>  Cc: "public-html-comments@w3.org" <public-html-comments@w3.org>
>  Date: Sunday, March 15, 2015, 3:33 AM
>
>  Hi
>  Andrea,
>  Using the lang
>  attribute to identify the programming language within an
>  elements text content does seem appropriate.
>  I couldn't find specific
>  guidance in current recommendations, I do note that HTML
>  4.01 recommendations did have the following guidance in
>  section 8.1.1:"The lang attribute's
>  value is a language code that identifies a natural language
>  spoken, written, or otherwise used for the communication of
>  information among people. Computer languages are explicitly
>  excluded from language codes."It is unclear whether the HTML 5
> recommendations
>  drop this guidance on purpose. The HTML 4.01
>  guidance on the lang attribute does seem much clearer in
>  general in usage and intent than the corresponding advice in
>  the HTML5 recommendation:"Language
>  information specified via the lang attribute may be
>  used by a user agent to control rendering in a variety of
>  ways. Some situations where author-supplied language
>  information may be helpful include:Assisting search enginesAssisting
> speech synthesizersHelping a user agent select glyph variants for high
>  quality typographyHelping a
>  user agent choose a set of quotation
>  marksHelping a user agent
>  make decisions about hyphenation,
>  ligatures, and spacingAssisting spell checkers and grammar
>  checkers"All would seem to
>  be appropriate for this use case.
>  How would be appropriate to handle,
>  for example, comments in a natural language within a section
>  marked up as a machine readable language?
>  It would be useful to know, what the
>  initial reasons were for HTML 4.01 authors to discount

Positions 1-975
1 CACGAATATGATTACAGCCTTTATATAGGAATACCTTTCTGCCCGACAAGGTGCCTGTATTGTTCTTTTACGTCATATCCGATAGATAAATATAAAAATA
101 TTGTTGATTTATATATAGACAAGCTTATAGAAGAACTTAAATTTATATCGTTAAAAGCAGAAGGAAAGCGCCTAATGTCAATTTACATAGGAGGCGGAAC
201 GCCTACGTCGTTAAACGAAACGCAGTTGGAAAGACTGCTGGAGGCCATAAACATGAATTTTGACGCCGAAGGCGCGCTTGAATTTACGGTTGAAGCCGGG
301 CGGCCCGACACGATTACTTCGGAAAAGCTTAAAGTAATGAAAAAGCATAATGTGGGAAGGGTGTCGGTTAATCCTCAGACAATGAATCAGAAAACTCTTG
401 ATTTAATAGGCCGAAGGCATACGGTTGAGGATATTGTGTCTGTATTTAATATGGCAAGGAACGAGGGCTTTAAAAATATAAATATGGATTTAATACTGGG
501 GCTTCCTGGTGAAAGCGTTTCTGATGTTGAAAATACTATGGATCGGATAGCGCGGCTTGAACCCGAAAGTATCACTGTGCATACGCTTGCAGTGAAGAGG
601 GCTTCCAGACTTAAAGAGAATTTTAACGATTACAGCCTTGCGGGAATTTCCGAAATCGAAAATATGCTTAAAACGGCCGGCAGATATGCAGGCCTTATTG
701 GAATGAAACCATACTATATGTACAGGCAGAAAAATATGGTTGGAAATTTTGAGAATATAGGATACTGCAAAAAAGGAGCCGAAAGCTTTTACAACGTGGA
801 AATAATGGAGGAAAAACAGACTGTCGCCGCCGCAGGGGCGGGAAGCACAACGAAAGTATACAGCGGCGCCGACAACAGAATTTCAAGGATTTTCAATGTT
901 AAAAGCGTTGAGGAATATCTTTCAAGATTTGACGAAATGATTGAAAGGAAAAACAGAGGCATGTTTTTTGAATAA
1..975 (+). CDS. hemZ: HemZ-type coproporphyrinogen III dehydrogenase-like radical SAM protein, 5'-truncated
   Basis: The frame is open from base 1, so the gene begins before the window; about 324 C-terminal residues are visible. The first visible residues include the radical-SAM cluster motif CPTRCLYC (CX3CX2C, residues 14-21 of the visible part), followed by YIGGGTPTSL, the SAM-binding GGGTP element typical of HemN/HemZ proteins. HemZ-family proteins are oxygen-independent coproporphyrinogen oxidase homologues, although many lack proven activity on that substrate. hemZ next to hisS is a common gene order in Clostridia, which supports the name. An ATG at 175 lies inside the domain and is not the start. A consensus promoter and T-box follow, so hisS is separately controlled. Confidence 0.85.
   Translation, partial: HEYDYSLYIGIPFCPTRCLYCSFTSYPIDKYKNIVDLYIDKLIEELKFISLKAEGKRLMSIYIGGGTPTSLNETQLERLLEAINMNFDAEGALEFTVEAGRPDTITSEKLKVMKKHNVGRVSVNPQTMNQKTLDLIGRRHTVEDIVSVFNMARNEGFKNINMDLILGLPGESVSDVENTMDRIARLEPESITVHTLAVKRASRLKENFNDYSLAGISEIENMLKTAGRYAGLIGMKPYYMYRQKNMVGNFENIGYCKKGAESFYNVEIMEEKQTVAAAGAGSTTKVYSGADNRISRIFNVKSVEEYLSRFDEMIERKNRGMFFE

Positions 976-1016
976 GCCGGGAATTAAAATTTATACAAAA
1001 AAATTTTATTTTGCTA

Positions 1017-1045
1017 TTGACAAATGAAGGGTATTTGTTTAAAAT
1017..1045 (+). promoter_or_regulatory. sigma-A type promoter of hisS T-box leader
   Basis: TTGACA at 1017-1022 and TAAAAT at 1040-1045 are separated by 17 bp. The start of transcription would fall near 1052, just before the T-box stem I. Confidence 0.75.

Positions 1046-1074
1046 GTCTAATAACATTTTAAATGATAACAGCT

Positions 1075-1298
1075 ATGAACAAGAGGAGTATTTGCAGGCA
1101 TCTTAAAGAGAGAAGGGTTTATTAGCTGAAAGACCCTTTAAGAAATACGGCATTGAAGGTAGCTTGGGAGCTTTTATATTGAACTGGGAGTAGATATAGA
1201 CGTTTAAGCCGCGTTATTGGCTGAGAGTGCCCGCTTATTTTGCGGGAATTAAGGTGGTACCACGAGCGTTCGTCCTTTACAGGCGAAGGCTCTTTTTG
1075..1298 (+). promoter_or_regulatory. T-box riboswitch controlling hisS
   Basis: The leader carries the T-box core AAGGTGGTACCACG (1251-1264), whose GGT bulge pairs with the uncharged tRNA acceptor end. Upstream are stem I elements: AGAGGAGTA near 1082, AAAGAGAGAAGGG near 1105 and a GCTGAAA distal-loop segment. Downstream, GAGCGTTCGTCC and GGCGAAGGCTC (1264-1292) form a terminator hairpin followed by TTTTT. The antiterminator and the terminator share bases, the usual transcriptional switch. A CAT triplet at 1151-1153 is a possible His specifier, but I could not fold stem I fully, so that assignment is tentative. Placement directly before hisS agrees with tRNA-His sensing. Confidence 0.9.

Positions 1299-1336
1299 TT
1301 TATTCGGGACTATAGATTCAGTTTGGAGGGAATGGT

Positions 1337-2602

>  computer / machine readable languages from the original
>  recommendation and whether the HTML5 recommendation omits
>  this advice intentionally.
>  In the interim my advice would be to
>  use translate no and data attributes, to the best of my
>  knowledge this is the most widely accepted way of achieving
>  this despite it lacking in supplying useful meta about the
>  content in a meaningful way.
>  The improvements you've
>  suggested would, given its acceptance, certainly increase
>  the semantic richness of this type of content over that
>  approach.
>  Stuart
>  On 13 Mar
>  2015, at 18:19, Andrea Rendine <master.skywalker.88@gmail.com>
>  wrote:
>
>  I came up the idea I
>  am going to write after reading these lines:
>  "There is no
>  formal way to indicate the language of computer code being
>  marked up. Authors who wish to
>  mark code elements with the language used, e.g. so that
>  syntax highlighting scripts can use the right rules, can use
>  the class attribute, e.g. by adding a class prefixed with
>  "language-" to the element. (
> http://www.w3.org/html/wg/drafts/html/master/semantics.html#the-code-element
> )"
>  I don't think this
>  is the best way to recognize code snippets. @class attribute
>  is not meant to convey any semantic meaning.
>  On the other hand, I
>  had a funny experience some days ago while looking at an
>  automated translation of a page in my language. This page
>  contained PHP and JS code snippets, as well as a native
>  scripting language. This means that it was full of control
>  expressions such as "if ... else",
>  "while", "function", "print"
>  and so on.As you can easily
>  imagine, these words in the snippet had been translated,